Evan was a successful farmer. He raised broom straw and made many brooms for Z.C.M.I. store in Salt Lake City. His farm was located near the lake. Later he purchased land near the hill, near the David L. Rice farm. The old house still stands, a two room rock. The Rice family bought it later and it is a beautiful old home now. It was a comfortable home and was always neat and clean. Ann was a good housekeeper and a good cook.
     Evan taught Sunday School class in South Farmington for many years. He was presented with a lovely book for having a perfect record in Sunday School. Ann never did attend.
     In later years, Evan's eye sight failed him. When he was almost blind he laid tiny rocks in two ditches on his hands and knees, on each side of his road or driveway leading from the main road east of their home, making a distance of one half block. It was surely a masterpiece, good as a cement job, for a blind man, and it made his entrance very neat and attractive. Everything around his place was kept in an orderly condition; everything had a place and was kept in it.
     Evan was mauled by a vicious bull close to his house one time and was laid up with injuries for quite awhile.
     Ann Jenkins was a faithful wife and loving mother and a good accommodating neighbor. She always had plenty of good things to eat, and everyone was welcome to her home. She always had delicious biscuits on hand to give to grandchildren and other kids. The children thought they were better than cake.
     If either Ann or Evan became sick, their daughter Ann would make some of her children go stay overnight or next day with them. The children thought it was wonderful to talk to their grandparents and to kneel in prayer and listen to Grandpa's wonderful inspiring prayers. For years at each Thanksgiving time or Christmas, we would hire a buggy and horse from our livery stable and go bring the dear old folks (Ann and Evan) up to my Mother and Father's home for the day, then take them home in the evening. They were a wonderful couple and true faithful pioneers. They had many trials and hardships, but like all other pioneers came out victorious.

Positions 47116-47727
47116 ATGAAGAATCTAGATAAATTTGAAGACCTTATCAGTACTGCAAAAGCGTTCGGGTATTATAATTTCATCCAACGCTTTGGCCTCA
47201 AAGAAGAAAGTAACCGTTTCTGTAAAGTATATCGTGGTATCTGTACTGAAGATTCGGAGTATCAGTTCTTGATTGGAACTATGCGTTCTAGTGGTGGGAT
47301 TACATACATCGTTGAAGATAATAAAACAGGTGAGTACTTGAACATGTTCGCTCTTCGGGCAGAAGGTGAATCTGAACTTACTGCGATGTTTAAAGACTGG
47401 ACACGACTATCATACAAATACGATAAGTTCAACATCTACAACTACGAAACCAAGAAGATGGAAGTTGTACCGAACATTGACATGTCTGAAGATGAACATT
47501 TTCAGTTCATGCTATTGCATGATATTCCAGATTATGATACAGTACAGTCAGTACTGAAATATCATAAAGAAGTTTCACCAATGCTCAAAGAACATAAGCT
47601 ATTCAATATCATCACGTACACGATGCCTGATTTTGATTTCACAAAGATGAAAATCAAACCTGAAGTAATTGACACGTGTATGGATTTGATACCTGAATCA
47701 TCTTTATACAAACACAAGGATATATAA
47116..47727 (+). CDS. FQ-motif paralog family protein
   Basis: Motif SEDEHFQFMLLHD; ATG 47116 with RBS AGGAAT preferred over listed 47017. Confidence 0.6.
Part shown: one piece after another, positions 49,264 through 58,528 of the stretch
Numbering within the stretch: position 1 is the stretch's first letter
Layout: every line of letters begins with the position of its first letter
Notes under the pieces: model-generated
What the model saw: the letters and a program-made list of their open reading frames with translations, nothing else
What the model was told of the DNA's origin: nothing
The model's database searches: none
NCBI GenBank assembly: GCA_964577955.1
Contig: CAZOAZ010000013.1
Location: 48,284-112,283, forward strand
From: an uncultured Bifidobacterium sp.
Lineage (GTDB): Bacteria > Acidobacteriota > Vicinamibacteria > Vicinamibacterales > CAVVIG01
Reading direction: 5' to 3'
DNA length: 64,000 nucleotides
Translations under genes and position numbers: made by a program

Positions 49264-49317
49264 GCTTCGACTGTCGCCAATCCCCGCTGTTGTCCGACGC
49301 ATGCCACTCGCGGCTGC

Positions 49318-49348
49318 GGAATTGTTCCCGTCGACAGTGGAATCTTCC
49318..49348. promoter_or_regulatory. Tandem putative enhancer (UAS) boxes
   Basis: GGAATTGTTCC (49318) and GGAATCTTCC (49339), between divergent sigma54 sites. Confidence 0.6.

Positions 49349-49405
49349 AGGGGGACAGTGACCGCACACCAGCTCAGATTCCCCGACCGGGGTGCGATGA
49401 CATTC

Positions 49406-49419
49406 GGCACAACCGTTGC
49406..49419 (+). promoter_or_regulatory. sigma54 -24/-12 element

When Evan passed away June 8, 1901 at Farmington, Utah, Ann went to live with her daughter Ann Steed. She was very feeble at this time. She would sit in a rocking chair but never rock. We would take her across the ditches and the Bamberger railroad track to visit her daughter Margaret Lamb, but if she got mad, she did not need any help, she would make it alone. Some time later, her son John Jenkins took her to Newton, Utah to live for awhile with his wife Marie, which is where Ann died February 14, 1905.
     Written on every page of their history is the great lesson that a settled faith in a living God strengthens and sustains one as nothing else can do. We should all re-dedicate our lives to the great work which they began and of which they gave their strength, devotion and some of their lives.



Evan Jenkins (later life)
Ann Davies Jenkins
Both Evan and Ann Jenkins in younger years
Both Evan and Ann Jenkins (1880)
Farmington, Utah home (early 1900's)
Farmington, Utah home (1990's)
Nauvoo Temple (Illinois) during mid 1800's (old postcard)
The Twins (Margaret & Mary on their 87th birthday) poor xerox copy (anybody got a better one?)
Evan's genealogical record (he kept personally)
Ann Jenkins' death announcement in Improvement Era
Letter from Wales to Utah 1880
Letter from Wales to Utah 1881
Letter from Willie Bevan
Letter from Margaret Bevan
Letter from Wales to Utah 1874
Letter from Wales to Utah 1880
Letter from Wales to Utah March 1883 (?)
Letter from Wales to Utah August 1883
Letter from Wales to Utah 1930

Family Group / Pedigree Chart